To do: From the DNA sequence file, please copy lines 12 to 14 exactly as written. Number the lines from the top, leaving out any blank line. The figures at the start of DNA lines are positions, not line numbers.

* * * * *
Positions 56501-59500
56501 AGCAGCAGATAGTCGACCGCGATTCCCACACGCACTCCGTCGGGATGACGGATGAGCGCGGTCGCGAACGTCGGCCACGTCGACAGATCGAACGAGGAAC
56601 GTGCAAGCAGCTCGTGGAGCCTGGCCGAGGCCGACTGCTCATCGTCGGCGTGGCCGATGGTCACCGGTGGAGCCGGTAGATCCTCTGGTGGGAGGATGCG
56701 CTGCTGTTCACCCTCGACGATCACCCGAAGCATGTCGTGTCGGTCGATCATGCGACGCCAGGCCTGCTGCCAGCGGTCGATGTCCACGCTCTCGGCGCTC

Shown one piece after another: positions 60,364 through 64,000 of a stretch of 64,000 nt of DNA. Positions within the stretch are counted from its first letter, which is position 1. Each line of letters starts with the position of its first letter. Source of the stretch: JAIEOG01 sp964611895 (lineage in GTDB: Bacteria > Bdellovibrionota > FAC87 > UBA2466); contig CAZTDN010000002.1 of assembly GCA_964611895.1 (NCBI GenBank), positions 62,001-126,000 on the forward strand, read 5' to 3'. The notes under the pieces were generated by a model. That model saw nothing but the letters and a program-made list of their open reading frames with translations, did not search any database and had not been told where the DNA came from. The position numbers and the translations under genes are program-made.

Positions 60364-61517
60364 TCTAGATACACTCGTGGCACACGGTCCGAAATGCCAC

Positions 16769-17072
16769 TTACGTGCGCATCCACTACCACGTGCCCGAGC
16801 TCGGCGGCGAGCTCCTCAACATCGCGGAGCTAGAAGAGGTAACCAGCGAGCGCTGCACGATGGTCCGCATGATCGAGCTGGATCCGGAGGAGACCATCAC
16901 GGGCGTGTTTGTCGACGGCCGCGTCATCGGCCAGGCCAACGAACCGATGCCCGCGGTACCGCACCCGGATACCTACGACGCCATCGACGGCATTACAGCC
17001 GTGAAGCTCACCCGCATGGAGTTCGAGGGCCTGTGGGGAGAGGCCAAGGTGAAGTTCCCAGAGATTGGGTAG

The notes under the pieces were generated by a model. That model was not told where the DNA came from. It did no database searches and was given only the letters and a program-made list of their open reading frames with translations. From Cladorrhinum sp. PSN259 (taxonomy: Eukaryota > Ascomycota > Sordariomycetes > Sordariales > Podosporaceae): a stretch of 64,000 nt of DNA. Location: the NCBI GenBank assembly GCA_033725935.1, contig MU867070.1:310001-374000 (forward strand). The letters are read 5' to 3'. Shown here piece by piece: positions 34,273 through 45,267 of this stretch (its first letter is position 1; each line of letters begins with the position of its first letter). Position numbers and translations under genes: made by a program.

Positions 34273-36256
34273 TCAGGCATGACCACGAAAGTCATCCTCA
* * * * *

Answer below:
17001 GTGAAGCTCACCCGCATGGAGTTCGAGGGCCTGTGGGGAGAGGCCAAGGTGAAGTTCCCAGAGATTGGGTAG

The notes under the pieces were generated by a model. That model was not told where the DNA came from. It did no database searches and was given only the letters and a program-made list of their open reading frames with translations. From Cladorrhinum sp. PSN259 (taxonomy: Eukaryota > Ascomycota > Sordariomycetes > Sordariales > Podosporaceae): a stretch of 64,000 nt of DNA. Location: the NCBI GenBank assembly GCA_033725935.1, contig MU867070.1:310001-374000 (forward strand). The letters are read 5' to 3'. Shown here piece by piece: positions 34,273 through 45,267 of this stretch (its first letter is position 1; each line of letters begins with the position of its first letter). Position numbers and translations under genes: made by a program.

Positions 34273-36256